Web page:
Monday, October 06, 2014

Photo Consultation with Maureen Taylor

I spent yesterday afternoon with Maureen Taylor, the Photo Detective.

Well, actually, it was part of an afternoon and we spoke on the phone – she at home in Rhode Island and me at home in British Columbia. I should also add that Maureen had been scheduled to speak last weekend at the Kelowna and District Genealogical Society’s conference (in Kelowna, British Columbia), as well as do photo consultations during that time. (See Off to Kelowna for a Genealogy Conference.) Unfortunately, she had to cancel her appearance almost at the last minute. Instead, she offered to do phone sessions for those who had pre-booked with her. I still wanted my photos looked at, so I emailed her and we picked a day and time for us to meet on the telephone.

I chose three family photographs and emailed digital copies to Maureen ahead of time. There were a picture of my grandfather Fred Belair (possibly in the 1920s), one of his father Pierre (possibly in the 1870s), and one of my grandmother Julie’s siblings (about 1920).

Maureen started with the photo of my Pépère Fred. (I’ve already featured this particular photo on my blog about two years ago; see Sepia Saturday: 3 November 2012.) I gave her some background information about when and where he worked during his early years, and told her that the picture was a photo of a rather small photo.


Fred Belair
Fred Belair (centre, in light overcoat and hat)

Maureen explained that the men in it were of various ages, that they were well dressed, and that although the flat caps some of them wore stayed in fashion for a long time, the fact that they were oversized and “big floppy hats [made them] common in 1918”. She felt that these were average people who had possibly “been out and about” when they were photographed. It was difficult to say if the picture was taken in Canada or in the USA. (I told her that Fred had once told me that he had worked in Wisconsin and Minnesota shipyards during World War I.) As for why they might have posed among logs, she said that people were photographed in all kinds of places.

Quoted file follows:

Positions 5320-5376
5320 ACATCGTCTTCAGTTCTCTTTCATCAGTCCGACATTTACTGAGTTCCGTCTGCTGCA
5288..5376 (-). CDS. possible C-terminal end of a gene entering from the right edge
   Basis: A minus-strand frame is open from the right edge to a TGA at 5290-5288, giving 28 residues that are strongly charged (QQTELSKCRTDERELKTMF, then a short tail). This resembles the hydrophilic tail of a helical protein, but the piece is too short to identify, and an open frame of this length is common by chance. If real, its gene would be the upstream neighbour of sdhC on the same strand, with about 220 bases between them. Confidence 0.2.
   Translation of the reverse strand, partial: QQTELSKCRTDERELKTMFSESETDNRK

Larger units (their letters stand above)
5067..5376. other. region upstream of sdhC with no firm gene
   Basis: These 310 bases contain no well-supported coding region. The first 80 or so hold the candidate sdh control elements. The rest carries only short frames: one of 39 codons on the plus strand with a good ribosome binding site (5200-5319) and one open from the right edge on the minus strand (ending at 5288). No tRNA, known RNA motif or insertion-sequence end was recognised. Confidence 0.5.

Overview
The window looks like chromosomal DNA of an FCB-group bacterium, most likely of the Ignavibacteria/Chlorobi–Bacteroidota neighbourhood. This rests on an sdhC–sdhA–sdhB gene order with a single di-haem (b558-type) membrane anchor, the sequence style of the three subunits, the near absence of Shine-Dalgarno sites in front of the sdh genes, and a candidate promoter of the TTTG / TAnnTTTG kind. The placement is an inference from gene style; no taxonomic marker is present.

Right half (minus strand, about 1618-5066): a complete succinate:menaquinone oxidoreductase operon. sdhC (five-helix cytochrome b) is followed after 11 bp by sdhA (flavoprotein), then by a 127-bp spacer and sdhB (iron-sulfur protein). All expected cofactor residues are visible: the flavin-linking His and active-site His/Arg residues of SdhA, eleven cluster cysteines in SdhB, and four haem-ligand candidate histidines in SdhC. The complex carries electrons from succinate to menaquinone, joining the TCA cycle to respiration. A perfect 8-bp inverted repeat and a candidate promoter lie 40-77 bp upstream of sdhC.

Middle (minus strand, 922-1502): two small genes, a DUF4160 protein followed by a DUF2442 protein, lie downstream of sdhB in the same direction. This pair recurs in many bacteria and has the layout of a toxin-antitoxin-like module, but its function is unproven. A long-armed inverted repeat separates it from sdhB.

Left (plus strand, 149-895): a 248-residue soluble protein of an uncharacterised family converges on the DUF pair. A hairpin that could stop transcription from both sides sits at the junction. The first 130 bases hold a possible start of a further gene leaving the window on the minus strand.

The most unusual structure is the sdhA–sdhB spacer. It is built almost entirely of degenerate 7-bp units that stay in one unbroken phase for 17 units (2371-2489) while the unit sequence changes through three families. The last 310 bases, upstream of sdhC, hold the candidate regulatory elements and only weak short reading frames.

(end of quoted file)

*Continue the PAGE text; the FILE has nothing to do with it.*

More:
Maureen then spent a good amount of time analyzing the next two photos. I loved how she pointed out bits of details that were obvious to her but that I had missed whenever I had looked at them.

I don’t know if Maureen could tell that I had big smile on my face as she spoke and that I found everything she shared with me so fascinating and helpful!

I really got my money’s worth during the consultation. I highly recommend Maureen Taylor and her photo expertise!

Copyright © 2014, Yvonne Demoskoff.

2 comments:

  1. Replies
    1. Thank you, Ellie. Chatting with and learning from Maureen was a great experience!

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